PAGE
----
2024 Treasury: the increased participation of domestic and non-resident investors will absorb the greater funding needs

Despite the goal to reduce the government deficit to 3% of GDP in 2024, the Treasury’s funding needs will remain high. In addition, the market will have to absorb all the debt that is currently in the hands of the ECB and which it will not reinvest. In this context, we provide some perspective on the volume of debt that the market will have to absorb during this year.

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February 14th, 2024
Billete de 100 euros. Photo by Markus Spiske on Unsplash
The Treasury’s strategy following the end of the ECB’s net purchases

The Treasury’s financing strategy for 2024, published in mid-January, includes projected net issues of 55 billion euros, which will be covered entirely by medium- and long-term instruments. This is a significant amount, but less than the 65 billion issued in 2023. The gross issues of medium- and long-term debt, which is the sum of the anticipated repayments, will amount to 173,118 million euros, slightly higher than the 167,500 million of 2023.

The change of scenario is significant because the ECB will continue – and in fact intensify – its withdrawal initiated in 2022. It should be recalled that under the APP (Asset Purchase Programme),1 net purchases were extended until June 2022; from July 2022 to February 2023, 100% of the bonds that matured were reinvested; between March and June 2023, partial reinvestments were made, and since July last year the reinvestments have been reduced to 0, such that the portfolio is shrinking at the rate at which the assets mature. In the case of the PEPP (Pandemic Emergency Purchase Programme), net purchases were extended until March 2022; between April 2022 and June 2024, 100% of maturities will be reinvested; between July and December 2024, the reinvestments will be partial, and finally, from 2025 onwards, they will cease and the portfolio will shrink as the remaining assets mature.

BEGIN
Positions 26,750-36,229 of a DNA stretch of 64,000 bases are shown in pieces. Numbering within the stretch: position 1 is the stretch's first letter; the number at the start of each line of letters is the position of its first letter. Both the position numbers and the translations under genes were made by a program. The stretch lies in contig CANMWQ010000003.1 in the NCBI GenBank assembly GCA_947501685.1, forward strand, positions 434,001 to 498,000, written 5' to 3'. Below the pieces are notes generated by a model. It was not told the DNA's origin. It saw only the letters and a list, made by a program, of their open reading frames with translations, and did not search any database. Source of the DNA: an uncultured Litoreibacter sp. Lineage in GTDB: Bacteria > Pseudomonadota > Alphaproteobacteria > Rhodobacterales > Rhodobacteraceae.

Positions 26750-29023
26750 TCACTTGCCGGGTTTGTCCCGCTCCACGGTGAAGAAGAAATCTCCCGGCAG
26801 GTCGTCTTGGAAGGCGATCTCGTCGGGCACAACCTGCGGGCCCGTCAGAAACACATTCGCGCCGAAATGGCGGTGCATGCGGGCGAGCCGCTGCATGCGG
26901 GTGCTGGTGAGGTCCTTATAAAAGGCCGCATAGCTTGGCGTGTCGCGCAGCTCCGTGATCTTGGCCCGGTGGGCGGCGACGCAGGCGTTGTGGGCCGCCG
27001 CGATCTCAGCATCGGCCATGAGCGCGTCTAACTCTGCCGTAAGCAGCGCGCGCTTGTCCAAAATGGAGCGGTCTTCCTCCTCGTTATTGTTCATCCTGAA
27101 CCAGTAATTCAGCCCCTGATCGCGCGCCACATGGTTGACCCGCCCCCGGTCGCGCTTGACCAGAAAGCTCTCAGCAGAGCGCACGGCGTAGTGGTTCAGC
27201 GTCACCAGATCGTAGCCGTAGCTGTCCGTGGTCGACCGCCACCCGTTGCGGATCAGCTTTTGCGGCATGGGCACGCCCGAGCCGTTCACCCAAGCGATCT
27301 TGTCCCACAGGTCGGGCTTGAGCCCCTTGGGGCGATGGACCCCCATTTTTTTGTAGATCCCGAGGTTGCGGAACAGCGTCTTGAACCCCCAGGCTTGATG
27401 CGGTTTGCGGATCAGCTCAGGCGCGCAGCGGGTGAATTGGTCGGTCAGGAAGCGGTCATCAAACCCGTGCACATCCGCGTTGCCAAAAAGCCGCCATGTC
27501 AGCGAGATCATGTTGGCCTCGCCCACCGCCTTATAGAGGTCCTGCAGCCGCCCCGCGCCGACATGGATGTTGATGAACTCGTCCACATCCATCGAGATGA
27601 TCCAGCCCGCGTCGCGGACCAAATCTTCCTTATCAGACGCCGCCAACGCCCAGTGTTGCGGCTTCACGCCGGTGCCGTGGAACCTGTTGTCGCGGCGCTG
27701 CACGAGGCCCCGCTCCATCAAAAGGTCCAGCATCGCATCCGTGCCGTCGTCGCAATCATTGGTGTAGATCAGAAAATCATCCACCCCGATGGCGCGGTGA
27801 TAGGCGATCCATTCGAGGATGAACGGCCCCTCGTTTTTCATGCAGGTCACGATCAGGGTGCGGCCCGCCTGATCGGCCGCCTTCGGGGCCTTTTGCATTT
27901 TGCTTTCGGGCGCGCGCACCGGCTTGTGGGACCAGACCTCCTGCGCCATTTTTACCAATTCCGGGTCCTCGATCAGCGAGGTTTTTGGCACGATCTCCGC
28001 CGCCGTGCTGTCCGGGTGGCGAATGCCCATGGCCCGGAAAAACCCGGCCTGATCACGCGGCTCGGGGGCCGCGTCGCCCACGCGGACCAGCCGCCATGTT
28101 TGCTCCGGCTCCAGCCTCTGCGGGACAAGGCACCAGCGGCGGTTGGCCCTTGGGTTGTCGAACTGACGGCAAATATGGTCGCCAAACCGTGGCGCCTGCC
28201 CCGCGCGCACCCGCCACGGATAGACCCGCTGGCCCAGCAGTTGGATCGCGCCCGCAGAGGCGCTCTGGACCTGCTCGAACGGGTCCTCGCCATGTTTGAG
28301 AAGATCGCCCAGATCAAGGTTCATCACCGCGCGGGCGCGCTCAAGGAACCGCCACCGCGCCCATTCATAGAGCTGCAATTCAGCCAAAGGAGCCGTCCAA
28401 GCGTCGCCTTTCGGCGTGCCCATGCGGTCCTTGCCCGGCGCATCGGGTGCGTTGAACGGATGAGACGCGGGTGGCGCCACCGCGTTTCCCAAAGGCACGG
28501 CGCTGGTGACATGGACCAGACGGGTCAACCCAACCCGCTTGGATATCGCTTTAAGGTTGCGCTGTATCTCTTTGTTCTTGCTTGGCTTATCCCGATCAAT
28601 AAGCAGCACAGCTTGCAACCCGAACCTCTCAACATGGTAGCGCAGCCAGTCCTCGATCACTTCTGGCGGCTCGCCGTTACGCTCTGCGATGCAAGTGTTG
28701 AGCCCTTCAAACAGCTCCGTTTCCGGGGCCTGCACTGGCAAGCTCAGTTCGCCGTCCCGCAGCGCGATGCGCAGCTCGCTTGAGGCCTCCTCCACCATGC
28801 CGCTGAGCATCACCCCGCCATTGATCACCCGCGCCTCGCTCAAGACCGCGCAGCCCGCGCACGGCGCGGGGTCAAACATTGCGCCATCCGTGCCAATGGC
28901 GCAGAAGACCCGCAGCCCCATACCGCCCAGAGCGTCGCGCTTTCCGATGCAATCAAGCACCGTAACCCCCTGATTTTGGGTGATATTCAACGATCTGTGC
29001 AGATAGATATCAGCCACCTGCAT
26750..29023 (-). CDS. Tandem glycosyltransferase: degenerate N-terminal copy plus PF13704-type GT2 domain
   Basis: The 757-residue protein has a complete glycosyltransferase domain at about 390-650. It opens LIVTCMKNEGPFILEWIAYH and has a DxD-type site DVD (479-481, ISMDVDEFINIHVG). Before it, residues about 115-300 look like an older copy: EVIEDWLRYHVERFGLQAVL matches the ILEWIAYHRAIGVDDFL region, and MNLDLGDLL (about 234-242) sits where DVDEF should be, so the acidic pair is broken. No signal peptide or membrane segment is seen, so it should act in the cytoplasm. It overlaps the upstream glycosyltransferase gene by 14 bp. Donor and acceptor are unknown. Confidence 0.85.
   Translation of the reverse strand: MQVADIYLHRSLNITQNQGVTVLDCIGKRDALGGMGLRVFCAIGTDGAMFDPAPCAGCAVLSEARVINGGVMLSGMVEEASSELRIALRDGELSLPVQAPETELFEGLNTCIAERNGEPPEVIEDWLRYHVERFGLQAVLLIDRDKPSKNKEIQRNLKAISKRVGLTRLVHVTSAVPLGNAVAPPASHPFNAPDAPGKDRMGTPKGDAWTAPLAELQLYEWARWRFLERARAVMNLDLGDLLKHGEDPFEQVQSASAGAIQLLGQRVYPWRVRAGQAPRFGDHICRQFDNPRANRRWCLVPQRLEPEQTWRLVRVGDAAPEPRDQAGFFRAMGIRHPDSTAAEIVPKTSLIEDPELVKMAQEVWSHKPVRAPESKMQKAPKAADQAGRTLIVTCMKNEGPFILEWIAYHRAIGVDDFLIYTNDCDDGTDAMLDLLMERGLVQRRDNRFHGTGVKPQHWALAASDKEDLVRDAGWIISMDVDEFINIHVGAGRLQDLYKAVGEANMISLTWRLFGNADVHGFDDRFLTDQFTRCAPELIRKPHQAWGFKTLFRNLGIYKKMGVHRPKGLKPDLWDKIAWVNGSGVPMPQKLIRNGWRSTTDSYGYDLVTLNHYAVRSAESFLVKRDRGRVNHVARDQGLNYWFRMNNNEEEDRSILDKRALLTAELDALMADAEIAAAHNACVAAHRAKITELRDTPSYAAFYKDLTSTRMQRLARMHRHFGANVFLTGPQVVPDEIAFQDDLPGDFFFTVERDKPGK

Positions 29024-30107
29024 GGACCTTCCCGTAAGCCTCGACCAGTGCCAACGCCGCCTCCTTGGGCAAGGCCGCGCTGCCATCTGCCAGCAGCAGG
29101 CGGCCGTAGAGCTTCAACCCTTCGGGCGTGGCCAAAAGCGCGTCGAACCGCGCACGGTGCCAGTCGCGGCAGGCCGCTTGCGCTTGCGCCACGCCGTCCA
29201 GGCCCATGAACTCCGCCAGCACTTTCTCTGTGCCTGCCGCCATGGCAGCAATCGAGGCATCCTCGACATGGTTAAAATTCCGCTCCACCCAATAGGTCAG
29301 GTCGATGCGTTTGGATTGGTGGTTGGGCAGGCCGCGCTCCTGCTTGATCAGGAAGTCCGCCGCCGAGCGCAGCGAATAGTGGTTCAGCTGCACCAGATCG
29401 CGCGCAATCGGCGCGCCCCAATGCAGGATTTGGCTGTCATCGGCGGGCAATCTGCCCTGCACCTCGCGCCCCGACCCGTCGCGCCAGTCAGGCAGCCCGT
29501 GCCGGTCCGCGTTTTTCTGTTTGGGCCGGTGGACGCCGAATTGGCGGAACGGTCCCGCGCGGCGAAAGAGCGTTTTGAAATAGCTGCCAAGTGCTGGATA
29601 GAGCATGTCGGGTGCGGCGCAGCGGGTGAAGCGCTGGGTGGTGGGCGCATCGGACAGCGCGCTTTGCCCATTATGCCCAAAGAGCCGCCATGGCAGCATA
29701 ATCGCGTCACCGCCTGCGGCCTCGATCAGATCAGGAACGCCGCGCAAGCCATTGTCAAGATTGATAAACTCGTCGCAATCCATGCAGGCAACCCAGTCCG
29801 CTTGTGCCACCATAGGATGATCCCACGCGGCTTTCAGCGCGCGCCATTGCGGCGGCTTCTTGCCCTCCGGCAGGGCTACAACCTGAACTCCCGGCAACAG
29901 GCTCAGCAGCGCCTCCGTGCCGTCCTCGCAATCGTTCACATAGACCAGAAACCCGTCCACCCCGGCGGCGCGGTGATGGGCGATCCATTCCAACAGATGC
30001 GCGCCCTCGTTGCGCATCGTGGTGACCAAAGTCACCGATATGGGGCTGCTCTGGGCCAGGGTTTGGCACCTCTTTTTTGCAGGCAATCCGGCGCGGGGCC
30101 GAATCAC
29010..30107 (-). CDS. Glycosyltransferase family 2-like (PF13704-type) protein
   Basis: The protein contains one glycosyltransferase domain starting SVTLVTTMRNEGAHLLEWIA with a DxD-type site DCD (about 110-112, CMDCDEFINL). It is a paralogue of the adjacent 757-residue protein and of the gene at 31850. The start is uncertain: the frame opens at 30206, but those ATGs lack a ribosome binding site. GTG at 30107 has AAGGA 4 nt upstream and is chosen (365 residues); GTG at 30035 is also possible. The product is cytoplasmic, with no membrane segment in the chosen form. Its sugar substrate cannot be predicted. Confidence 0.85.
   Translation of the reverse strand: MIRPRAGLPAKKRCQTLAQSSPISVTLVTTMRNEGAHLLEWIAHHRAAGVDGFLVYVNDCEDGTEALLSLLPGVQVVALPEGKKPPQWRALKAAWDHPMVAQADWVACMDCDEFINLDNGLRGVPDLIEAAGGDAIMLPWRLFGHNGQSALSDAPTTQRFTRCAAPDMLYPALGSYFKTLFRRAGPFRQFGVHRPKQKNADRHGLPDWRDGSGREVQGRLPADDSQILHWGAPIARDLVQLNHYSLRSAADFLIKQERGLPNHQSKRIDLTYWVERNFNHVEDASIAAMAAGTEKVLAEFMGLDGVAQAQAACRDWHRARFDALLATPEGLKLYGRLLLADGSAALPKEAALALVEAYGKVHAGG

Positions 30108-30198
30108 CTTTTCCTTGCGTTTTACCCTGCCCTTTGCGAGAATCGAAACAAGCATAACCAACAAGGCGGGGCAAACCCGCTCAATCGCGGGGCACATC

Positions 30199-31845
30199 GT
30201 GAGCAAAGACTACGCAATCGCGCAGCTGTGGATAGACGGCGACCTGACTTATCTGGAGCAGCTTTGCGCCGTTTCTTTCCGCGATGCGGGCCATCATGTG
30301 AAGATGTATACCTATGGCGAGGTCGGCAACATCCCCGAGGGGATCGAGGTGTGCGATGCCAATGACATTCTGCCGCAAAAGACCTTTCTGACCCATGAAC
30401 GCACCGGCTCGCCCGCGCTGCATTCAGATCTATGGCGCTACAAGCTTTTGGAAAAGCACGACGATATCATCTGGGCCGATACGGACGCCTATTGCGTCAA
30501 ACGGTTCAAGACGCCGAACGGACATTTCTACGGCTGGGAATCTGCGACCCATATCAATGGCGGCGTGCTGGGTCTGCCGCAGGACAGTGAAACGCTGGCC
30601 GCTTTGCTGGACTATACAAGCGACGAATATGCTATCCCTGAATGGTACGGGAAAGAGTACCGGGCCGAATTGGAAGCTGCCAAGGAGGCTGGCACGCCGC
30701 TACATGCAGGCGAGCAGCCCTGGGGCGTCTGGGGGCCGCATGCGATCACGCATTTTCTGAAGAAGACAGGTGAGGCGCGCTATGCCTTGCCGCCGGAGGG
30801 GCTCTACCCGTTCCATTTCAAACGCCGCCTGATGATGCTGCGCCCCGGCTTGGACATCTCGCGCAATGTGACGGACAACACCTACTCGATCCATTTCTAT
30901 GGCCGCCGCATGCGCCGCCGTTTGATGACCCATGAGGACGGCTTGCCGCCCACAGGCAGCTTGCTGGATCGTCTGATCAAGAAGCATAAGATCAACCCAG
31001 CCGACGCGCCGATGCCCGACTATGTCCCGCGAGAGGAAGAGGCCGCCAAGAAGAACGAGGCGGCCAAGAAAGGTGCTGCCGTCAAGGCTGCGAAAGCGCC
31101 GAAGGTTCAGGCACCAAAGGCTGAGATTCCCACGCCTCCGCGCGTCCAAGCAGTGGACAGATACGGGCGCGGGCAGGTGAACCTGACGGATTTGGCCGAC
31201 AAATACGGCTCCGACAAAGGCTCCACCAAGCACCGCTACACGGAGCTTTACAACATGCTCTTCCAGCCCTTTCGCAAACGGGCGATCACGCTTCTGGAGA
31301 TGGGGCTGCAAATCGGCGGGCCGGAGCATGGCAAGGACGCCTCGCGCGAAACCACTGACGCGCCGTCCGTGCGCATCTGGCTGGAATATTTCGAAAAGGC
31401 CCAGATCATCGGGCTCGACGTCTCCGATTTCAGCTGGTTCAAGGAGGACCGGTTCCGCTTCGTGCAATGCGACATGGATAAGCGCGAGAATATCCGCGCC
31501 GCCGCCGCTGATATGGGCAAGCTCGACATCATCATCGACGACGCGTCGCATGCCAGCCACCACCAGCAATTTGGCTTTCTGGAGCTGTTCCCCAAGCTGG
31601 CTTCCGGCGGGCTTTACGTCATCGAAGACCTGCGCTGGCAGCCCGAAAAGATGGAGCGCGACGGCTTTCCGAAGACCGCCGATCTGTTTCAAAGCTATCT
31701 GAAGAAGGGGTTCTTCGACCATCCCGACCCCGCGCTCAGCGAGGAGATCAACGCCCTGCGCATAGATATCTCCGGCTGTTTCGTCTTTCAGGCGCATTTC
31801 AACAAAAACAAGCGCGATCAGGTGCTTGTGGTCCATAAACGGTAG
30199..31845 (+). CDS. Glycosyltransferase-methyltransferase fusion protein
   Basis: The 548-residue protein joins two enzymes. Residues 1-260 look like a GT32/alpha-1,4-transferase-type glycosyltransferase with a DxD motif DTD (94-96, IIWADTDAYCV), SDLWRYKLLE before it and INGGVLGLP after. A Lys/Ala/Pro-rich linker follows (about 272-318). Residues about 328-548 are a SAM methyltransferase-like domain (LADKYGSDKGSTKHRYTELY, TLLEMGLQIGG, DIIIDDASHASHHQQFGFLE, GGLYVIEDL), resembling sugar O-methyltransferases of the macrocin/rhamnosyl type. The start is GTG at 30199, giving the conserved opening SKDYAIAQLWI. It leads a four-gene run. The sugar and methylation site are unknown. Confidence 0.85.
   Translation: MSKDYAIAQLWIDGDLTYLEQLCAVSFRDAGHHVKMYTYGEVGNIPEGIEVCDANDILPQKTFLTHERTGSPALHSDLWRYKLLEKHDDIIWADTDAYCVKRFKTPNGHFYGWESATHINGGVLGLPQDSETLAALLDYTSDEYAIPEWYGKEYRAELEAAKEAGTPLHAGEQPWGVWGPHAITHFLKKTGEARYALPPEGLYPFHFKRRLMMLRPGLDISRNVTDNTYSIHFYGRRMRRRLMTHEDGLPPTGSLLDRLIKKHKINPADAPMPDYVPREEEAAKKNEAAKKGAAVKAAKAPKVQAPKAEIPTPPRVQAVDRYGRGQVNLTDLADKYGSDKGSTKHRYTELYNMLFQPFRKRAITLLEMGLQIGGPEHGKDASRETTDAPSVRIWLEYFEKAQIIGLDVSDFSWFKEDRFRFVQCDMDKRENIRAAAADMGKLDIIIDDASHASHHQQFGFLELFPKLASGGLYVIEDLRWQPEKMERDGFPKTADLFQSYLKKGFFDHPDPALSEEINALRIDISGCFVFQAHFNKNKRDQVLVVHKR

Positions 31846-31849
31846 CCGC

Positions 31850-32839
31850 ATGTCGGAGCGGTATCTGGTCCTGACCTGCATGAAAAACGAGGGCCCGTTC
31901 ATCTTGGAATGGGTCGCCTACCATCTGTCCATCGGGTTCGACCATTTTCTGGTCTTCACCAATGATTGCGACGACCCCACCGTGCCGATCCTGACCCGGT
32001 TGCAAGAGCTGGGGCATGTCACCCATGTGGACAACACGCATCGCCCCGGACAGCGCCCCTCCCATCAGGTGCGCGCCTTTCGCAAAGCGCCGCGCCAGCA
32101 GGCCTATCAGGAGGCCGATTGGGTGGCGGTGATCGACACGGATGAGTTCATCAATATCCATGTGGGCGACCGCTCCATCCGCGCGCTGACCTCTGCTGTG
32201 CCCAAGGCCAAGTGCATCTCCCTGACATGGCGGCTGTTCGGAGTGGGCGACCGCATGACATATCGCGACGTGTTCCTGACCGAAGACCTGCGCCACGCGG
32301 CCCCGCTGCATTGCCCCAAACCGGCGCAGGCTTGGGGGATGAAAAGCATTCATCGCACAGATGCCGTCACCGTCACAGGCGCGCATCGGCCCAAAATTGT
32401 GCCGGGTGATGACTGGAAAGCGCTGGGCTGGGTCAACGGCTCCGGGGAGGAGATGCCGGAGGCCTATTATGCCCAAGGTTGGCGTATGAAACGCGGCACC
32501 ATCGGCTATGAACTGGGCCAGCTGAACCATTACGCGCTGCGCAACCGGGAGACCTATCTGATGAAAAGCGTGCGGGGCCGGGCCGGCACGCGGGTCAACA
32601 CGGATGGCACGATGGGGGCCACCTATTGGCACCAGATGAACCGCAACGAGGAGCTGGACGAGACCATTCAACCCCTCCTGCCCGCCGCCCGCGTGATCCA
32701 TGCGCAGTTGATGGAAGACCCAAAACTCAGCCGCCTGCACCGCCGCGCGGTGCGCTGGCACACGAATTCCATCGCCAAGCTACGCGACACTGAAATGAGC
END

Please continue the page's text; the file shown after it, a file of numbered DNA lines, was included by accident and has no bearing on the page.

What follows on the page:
• 1. Since 2014, the ECB has acquired assets under its Asset Purchase Programme (APP), including government debt securities, corporate bonds, asset securitisation bonds and covered bonds.
Spain: trea sury funding needs

Taking all this information into account, in 2023 the ECB made negative net purchases of Spanish sovereign debt amounting to –15 billion euros and reinvested maturities worth 36 billion. In 2024, we estimate that the ECB will make net purchases worth –38 billion and will reinvest medium- and long-term debt worth around 47 billion. As a result, the ECB’s gross purchases in 2024 would be 12 billion less than in 2023 (0.8% of GDP).

Despite the reduced role of the ECB, the context of higher interest rates compared to the period 2016-2022 should make these assets more attractive to investors, whether domestic or non-resident, and facilitate the absorption of Spain’s funding needs, a trend which has already been observed in 2023. Thus, the holdings of Spanish debt show a good diversification of the investor base (see second and third charts). In 2023 (with data to October), foreign investors showed their confidence by increasing their holdings of Spanish debt (excluding Treasury bills) by 65 billion euros compared to the end of 2022, well above the historical average for 2003-2021 (16.4 billion). In this way, of the total holdings of our debt (including Treasury bills, which account for just 5% of the debt portfolio), the portion held by foreign investors has risen to 41%, compared to 40% at the end of 2022, and their participation was particularly high in the syndicated issues of 2023.